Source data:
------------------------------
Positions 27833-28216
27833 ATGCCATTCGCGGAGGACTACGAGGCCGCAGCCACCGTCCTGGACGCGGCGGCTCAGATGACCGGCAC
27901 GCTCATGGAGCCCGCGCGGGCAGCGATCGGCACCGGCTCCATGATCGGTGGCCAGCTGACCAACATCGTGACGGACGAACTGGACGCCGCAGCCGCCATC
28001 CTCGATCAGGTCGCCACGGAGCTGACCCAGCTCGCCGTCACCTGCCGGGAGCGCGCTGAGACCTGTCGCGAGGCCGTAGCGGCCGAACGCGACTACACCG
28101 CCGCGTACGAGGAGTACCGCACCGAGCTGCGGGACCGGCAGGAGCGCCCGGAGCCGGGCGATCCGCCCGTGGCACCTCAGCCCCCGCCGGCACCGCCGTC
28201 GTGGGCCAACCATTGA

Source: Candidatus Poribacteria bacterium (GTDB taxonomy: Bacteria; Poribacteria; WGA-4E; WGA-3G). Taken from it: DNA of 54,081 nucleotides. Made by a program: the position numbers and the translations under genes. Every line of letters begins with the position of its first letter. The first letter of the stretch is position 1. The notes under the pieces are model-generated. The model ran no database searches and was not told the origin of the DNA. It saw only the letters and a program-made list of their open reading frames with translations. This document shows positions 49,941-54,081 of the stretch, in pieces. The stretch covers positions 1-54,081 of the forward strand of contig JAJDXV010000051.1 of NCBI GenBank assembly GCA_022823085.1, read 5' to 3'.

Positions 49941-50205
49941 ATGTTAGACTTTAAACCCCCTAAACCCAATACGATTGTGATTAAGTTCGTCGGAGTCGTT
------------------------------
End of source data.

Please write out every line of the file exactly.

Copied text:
Positions 27833-28216
27833 ATGCCATTCGCGGAGGACTACGAGGCCGCAGCCACCGTCCTGGACGCGGCGGCTCAGATGACCGGCAC
27901 GCTCATGGAGCCCGCGCGGGCAGCGATCGGCACCGGCTCCATGATCGGTGGCCAGCTGACCAACATCGTGACGGACGAACTGGACGCCGCAGCCGCCATC
28001 CTCGATCAGGTCGCCACGGAGCTGACCCAGCTCGCCGTCACCTGCCGGGAGCGCGCTGAGACCTGTCGCGAGGCCGTAGCGGCCGAACGCGACTACACCG
28101 CCGCGTACGAGGAGTACCGCACCGAGCTGCGGGACCGGCAGGAGCGCCCGGAGCCGGGCGATCCGCCCGTGGCACCTCAGCCCCCGCCGGCACCGCCGTC
28201 GTGGGCCAACCATTGA

Source: Candidatus Poribacteria bacterium (GTDB taxonomy: Bacteria; Poribacteria; WGA-4E; WGA-3G). Taken from it: DNA of 54,081 nucleotides. Made by a program: the position numbers and the translations under genes. Every line of letters begins with the position of its first letter. The first letter of the stretch is position 1. The notes under the pieces are model-generated. The model ran no database searches and was not told the origin of the DNA. It saw only the letters and a program-made list of their open reading frames with translations. This document shows positions 49,941-54,081 of the stretch, in pieces. The stretch covers positions 1-54,081 of the forward strand of contig JAJDXV010000051.1 of NCBI GenBank assembly GCA_022823085.1, read 5' to 3'.

Positions 49941-50205
49941 ATGTTAGACTTTAAACCCCCTAAACCCAATACGATTGTGATTAAGTTCGTCGGAGTCGTT